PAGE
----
corneal epithelium

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corneal epithelium

The thin, layered, outer ‘skin’ of the cornea. Advances in cell culture techniques have made it possible to grow complete sheets of viable corneal epithelium from a tiny sample taken from the edge of the patient's cornea. This is an important advance in the management of conditions featuring corneal epithelial disorders.
Collins Dictionary of Medicine © Robert M. Youngson 2004, 2005

corneal epithelium 

The outermost layer of the cornea consisting of stratified epithelium mounted on a basement membrane. It is made up of various types of cells; next to the basement membrane are the basal cells (columnar in shape), then two or three rows of wing cells and near the surface are two or three layers of thin surface squamous cells (or superficial cells). The outer surfaces of the squamous cells have projections (called microvilli and microplicae), which extend into the mucin layer of the precorneal tear film and are presumed to help retain the tear film. The epithelium in humans has a thickness of about 51 μm. Some dendritic cells of mesodermal origin are also normally present. Epithelial stem cells are located at the limbus; they give rise to the basal cells. The corneal epithelium receives its innervation from the conjunctival and the stromal nerves. The life cycle of epithelial cells is about a week (Fig. C20). See Langerhans' cell; epikeratoplasty; mitosis; pachometer; palisades of Vogt.
Fig. C20 Diagram showing the various layers of the corneal epitheliumenlarge picture
Fig. C20 Diagram showing the various layers of the corneal epithelium
Millodot: Dictionary of Optometry and Visual Science, 7th edition. © 2009 Butterworth-Heinemann
References in periodicals archive ?
Because its wing cells store energy from the sun, the "Solar Impulse 2" can fly at night, as well as during the day.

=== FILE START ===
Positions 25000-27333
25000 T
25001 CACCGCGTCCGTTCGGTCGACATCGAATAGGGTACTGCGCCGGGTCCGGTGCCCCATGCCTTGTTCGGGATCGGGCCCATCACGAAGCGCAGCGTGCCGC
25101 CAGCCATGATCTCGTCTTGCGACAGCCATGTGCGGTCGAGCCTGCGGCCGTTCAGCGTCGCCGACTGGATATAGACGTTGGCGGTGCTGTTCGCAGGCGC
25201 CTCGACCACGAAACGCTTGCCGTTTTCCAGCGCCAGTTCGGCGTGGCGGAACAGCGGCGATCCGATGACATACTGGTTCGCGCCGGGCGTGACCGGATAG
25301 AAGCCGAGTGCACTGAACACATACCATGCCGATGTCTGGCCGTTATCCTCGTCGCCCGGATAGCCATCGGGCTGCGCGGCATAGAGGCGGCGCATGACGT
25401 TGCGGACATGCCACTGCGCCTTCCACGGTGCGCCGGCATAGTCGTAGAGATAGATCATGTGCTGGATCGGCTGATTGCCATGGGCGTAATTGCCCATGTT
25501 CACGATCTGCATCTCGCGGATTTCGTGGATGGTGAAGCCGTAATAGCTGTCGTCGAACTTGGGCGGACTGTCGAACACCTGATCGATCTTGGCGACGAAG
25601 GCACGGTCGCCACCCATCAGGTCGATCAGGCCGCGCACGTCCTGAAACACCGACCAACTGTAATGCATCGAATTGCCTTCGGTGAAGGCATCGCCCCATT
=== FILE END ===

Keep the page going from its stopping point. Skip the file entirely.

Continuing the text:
The corneal epithelium, obtained from TUE and observed in semithin sections at light microscopy, showed superficial cells with variable shape and optical density, round wing cells with not clearly evident intercellular borders, and basal cells with hyper-chromic nuclei and wide intercellular spaces (Figure 2(a)).
In the corneal epithelium obtained from TTE, observed in semithin sections at light microscopy, superficial cells appeared flat with well-evident intercellular borders; wing cells were polygonal with well-evident intercellular borders; and basal cells had polygonal shape and evident intercellular spaces (Figure 2(c)).
40 Wing cells [m.sub.3] and cup closed and stalked; [male] hypandrium reduced and largely fused with gonocoxites Trichoura Londt, 1994 (6 spp., Londt 1994)
PZL Swidnik, AgustaWestland, Pilatus PZL Swidnik, the Polish airframer recently acquired by AgustaWestland, has signed a 10-year deal to assemble fuselage and wing cells for Pilatus PC-12 turboprops, using parts made by Pilatus in Switzerland.
Caterpillars already carry disks of future wing cells, including those that will lay down the colorful design.
Wing cells: fore wing: 2A--second anal, 1R1--first radial 1, 1Rs--first radial sector, 2Rs--second radial sector; hind wing: 1A--first anal, M--medial, Rs--radial sector.
We use a classification of wing wear similar to that used by others (e.g., Watt et al 1977; Tabashnik 1981), with five classes: class 1, little or no scale loss, scale loss less than the diameter of one wing cell, wing undamaged, although fringe hairs may be damaged; class 2, loss of some scales or 1-2 small nicks smaller than the diameter of one wing cell, or both) on wing margin; class 3, 1-2 large nicks (the size of the diameter of one wing cell) or >2 small nicks, or both; class 4, parts of the wings missing, up to 25% of total wing margin or over two wing cells; class 5, more than 25% of wing margin missing.
During the insect's pupa stage, individual wing cells metamorphose into "ornate hollow shells containing struts, pillars, pigment granules and/or more elaborate constructions," says Helen Ghiradella, a specialist in butterfly scale morphology at the State University of New York at Albany.
A "prototype" for the species-rich genus Bicyclus exhibits eyespots centered within each of the marginal wing cells (Schwanwitsch 1924; Condamin 1973).
Non-parametric statistical tests have shown that in several species of butterflies the sizes of the homologous pattern elements in adjoining wing cells vary independently or are only weakly correlated (Nijhout, 1985a; Nijhout and Wray, 1988).
This evolved increase in wing size was entirely due to an increase in wing cell area.